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Safe drinking water tops farmers’ concerns in ‘Buckeye Poll’

Published Oct. 15, 2013 | Discuss this article on Facebook
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Ohio Farm Bureau asked farmers to vote on the water quality issues that matter most to them.

Buckeye Farm News

By Larry Antosch, Ohio Farm Bureau senior director of policy development and environmental policy

When it comes to Ohio’s water resources, what do farmers care about?

I had the opportunity recently at the 51st Farm Science Review to find out. During the course of the three-day review, hundreds of people stop in the Ohio Farm Bureau building to grab an apple, get a drink of water and share what is on their minds. What an excellent opportunity to ask them about what they feel are the most important issues facing Ohio’s abundant high quality water resources.

The idea of conducting an opinion poll came to mind, but how could I do it in a way that was fun, interactive, engaging, quick and easy? As we all know, when attending the review, there are lots of things to see and many places to go. There just is not enough time to stop and fill out a paper questionnaire. Discussions in the office lead to the development of the “Buckeye Poll”. Using 12 Ball Mason jars and a bucket of buckeyes we were ready to go.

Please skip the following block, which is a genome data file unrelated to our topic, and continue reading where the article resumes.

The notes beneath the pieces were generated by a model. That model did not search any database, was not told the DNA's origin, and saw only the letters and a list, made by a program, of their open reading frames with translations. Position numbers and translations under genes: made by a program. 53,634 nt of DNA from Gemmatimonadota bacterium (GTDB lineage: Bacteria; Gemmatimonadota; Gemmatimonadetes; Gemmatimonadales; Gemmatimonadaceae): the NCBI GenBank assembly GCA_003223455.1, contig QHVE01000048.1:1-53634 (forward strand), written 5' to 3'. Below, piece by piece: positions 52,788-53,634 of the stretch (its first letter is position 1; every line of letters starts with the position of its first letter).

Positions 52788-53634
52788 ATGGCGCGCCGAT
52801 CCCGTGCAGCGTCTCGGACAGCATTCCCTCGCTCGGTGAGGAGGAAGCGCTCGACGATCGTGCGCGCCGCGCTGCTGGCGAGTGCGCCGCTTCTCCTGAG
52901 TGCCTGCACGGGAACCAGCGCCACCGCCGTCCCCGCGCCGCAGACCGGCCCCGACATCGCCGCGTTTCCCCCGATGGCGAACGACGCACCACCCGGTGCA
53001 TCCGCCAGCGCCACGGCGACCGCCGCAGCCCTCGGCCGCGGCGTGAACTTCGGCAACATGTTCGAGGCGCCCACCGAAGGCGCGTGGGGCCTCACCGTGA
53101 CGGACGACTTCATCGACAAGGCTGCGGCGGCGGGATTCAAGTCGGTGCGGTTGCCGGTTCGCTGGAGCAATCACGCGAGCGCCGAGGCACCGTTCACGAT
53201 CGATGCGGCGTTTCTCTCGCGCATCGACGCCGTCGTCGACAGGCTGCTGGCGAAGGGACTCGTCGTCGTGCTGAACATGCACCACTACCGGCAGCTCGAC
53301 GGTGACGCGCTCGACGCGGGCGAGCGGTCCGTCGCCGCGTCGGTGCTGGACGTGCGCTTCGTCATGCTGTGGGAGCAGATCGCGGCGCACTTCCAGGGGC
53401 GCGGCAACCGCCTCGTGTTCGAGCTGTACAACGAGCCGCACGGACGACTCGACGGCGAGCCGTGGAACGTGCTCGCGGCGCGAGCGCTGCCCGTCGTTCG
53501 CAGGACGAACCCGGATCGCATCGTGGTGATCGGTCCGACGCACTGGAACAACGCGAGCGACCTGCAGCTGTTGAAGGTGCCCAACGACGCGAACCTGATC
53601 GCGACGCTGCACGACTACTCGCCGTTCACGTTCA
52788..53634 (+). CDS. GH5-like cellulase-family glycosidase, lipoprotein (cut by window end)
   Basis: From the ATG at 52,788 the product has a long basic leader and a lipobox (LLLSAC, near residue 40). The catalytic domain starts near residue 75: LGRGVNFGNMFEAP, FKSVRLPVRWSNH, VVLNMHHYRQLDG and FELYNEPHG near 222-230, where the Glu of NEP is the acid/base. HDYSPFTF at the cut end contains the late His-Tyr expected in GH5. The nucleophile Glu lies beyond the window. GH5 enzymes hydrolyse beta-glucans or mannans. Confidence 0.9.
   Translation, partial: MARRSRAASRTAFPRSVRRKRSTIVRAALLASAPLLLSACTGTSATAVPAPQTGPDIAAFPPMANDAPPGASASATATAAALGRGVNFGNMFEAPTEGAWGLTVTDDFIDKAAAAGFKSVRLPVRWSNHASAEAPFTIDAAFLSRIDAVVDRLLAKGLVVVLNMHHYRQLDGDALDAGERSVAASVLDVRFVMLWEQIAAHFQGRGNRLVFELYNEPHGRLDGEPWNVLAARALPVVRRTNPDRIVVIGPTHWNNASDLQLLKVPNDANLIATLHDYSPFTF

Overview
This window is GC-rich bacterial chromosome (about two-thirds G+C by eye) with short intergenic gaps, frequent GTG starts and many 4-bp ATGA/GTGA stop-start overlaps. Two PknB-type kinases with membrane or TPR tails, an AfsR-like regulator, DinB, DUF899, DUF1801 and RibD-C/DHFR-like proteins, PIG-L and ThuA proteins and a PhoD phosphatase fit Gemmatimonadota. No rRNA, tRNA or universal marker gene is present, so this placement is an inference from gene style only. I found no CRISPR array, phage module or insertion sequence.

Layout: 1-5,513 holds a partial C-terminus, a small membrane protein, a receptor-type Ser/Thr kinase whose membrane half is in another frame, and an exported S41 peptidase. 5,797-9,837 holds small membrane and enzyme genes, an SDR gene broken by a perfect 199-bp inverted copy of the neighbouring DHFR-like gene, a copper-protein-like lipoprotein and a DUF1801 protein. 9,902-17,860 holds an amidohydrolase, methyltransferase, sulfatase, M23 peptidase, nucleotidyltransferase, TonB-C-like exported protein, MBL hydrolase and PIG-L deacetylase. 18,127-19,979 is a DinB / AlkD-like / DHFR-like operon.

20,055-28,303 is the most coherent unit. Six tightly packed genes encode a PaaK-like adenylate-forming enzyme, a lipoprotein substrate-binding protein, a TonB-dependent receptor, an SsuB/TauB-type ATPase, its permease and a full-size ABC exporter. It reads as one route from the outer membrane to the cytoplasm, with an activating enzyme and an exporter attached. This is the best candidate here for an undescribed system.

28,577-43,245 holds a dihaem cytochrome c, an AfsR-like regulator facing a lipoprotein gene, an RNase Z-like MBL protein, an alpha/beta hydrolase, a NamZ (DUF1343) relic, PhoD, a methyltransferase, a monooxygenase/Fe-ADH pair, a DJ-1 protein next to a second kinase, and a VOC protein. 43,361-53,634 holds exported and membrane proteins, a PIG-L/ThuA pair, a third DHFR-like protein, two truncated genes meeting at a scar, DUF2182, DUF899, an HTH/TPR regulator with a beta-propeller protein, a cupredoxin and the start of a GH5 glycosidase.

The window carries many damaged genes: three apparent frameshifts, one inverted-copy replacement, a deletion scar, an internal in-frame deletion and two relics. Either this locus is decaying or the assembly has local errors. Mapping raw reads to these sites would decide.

As visitors stopped by, they were given three buckeyes and asked to place them in one, two or three of the jars labeled with the issue or issues they felt were the most important facing Ohio’s water resources. Almost 600 individuals cast their “buckeye” votes over the three days of the review.

The opinion poll produced some interesting results. By an over two-to-one margin, participants felt that maintaining safe drinking water was the most important issue, followed by preserving fishing and wildlife habitat, fertilizer runoff and fixing aging infrastructure. Many of these hit close to home and there is a strong personal identification with the issue. Water allocation, data collection, sustaining recreation and tourism and maximizing water’s role in job creation received the lowest number of votes. In the middle were water for energy production, funding, coping with natural disasters and dealing with changing weather patterns.

Plans are to do a similar activity at the Ohio Farm Bureau Annual Meeting and at other events and locations across Ohio. As we move forward to develop a comprehensive long-range water resources management plan for Ohio, finding out what issues Ohioans all across the state feel are the most important will be critical. Farmers attending the review have provided their input.Photo by Callie Wells.

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